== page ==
Ever in search of inspiration, we whiled away an hour at specialty bookstore Hennessey & Ingalls, which focuses exclusively on design, photography, fashion and architecture. We applaud that an independent, family-owned bookstores can survive these days. They have huge collections on artists including out-of-print and rare books that might cost you a few thousand dollars but will be owned by pretty much only you.

After you've nurtured the soul, feed the palate with some artisanal ice cream at Brooklyn-originated Van Leeuwen Artisan Ice Cream. A must: pistachio and rose with cake. Divine. Or go for a sexy craft cocktail at Westbound, a groovy spot with bar and bites reminiscent of a luxurious vintage railcar. We had a great convo with the heavily tattooed bartender about the slippery definition of the word “sweet” when it comes to cocktails, and he created for us our very own dream libations, one with Cassis that tasted like actual currents from our childhood, and one with trendy but delish Aperol and curacao. These libations had no names. They were completely custom. It's the Virgil James way.

Once you venture off the Yards shopping complex at One Santa Fe, you must check out Hauser & Wirth and Apolis: Common Gallery. Apolis means "global citizen," and we appreciate the company's dedication to help create social change, based on the notion that people live “better lives when they are given equal access to the global marketplace,” whether it involves wares from local LA craftsmen, or folks in Peru or Bangladesh. Shop for hipster hemp utility aprons, boiled wool alpaca blazers and cotton indigo from historic mills. They also have art shows.

Hauser and Wirth

Saunter around the historic and industrially stylish Hauser & Wirth arts center for some more eye candy and inspiration. It's set inside an historic flour mill complex, and features an outpost of the Swiss gallery juggernaut. We recently saw the fantastic and otherworldly 'Mike Kelley: Kandors 1999–2011,’ and until May 18, 2018 you can catch the work of noted French-American artist Louise Bourgeois in her first Los Angeles solo exhibition. We always follow up our art outing with a bite to eat and cocktails at sexy restaurant Manuela, which has a stylish outdoor bar. A stop at this lovely setting, surrounded by an international crowd of fab locals and travelers, is a must. The restaurant gets its herbs from the sweet little garden on the compound, also a relaxing setting for some down time. Last but not least, there's a cool little museum-type store, amazing courtyard with public art installations and a highly curated bookstore.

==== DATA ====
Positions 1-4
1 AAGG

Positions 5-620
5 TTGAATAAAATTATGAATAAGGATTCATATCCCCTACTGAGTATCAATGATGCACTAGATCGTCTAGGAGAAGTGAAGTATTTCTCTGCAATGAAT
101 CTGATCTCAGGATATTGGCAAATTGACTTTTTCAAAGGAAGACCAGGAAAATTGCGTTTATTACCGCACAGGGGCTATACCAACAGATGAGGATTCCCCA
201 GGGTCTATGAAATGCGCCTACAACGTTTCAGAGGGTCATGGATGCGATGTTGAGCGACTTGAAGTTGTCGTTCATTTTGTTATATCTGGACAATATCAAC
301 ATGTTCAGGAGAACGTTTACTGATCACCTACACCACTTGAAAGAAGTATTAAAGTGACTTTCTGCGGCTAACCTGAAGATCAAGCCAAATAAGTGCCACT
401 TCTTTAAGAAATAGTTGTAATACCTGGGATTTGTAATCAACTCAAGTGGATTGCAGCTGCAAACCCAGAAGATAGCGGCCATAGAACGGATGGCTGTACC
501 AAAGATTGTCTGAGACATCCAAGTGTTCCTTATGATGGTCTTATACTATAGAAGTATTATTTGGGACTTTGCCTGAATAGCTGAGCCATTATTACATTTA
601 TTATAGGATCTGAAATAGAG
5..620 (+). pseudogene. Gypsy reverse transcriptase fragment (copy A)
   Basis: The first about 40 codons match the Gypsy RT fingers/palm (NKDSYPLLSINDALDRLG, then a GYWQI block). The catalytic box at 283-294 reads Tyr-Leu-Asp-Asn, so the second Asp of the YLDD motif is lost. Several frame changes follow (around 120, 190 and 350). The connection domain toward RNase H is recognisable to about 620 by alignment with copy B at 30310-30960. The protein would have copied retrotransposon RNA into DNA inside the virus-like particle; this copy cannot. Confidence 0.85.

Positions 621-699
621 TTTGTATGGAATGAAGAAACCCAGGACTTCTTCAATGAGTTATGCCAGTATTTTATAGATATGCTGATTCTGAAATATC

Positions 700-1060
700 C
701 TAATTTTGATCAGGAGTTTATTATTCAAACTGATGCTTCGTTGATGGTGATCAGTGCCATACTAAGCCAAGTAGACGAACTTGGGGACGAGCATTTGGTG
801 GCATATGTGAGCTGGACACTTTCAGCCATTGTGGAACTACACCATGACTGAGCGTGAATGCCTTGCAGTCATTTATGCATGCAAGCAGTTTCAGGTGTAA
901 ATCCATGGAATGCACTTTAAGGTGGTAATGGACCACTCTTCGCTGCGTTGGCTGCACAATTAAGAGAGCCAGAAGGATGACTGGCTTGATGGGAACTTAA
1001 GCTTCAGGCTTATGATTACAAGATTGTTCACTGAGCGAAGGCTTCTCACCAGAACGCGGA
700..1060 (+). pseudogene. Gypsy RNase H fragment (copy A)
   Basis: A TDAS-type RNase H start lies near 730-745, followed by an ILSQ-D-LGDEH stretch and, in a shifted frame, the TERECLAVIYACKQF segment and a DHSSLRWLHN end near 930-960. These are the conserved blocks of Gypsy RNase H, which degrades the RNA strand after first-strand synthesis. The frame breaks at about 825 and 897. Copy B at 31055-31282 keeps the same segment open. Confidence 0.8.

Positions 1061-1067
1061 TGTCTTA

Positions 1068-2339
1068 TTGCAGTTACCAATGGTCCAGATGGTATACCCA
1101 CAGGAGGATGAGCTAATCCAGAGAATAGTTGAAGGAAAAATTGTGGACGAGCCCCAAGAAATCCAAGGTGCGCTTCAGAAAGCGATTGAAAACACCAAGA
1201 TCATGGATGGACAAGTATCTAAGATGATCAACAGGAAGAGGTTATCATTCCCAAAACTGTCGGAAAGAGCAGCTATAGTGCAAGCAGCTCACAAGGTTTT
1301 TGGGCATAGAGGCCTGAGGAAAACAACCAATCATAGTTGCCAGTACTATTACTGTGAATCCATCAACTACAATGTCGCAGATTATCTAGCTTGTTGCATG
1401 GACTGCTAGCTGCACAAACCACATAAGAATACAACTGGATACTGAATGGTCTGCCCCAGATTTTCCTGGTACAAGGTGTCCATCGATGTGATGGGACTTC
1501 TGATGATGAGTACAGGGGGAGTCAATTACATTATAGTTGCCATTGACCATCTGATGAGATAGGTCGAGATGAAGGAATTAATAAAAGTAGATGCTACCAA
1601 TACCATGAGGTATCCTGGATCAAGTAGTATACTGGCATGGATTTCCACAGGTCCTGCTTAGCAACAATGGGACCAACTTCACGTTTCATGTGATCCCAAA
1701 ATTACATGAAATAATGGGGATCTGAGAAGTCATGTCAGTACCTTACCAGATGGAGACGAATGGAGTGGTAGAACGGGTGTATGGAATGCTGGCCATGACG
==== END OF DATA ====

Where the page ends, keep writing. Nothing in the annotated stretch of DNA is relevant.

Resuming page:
There’s more, much more, and we apologize to all the fab spots we omitted, and yes, also the early-adopting, groundbreaking mavericks who came before. So go exploring for yourself. After all, self-discovery is much more fun than following our pre-beaten track. International art critics and globetrotters like to put down LA for its lack of global chic and awareness, for never quite pulling it off the way NYC or Tokyo or Berlin would. But we think this spot is quintessentially LA and can totally compete. It’s both rough around the edges and stylish. It’s run-down meets well-heeled. It’s just like the city itself, where underprivileged hoods rub shoulders with moneyed enclaves and upwardly mobile settings smack in the middle of gentrification. Most importantly it’s alive and full of inspiration. It has heart and soul.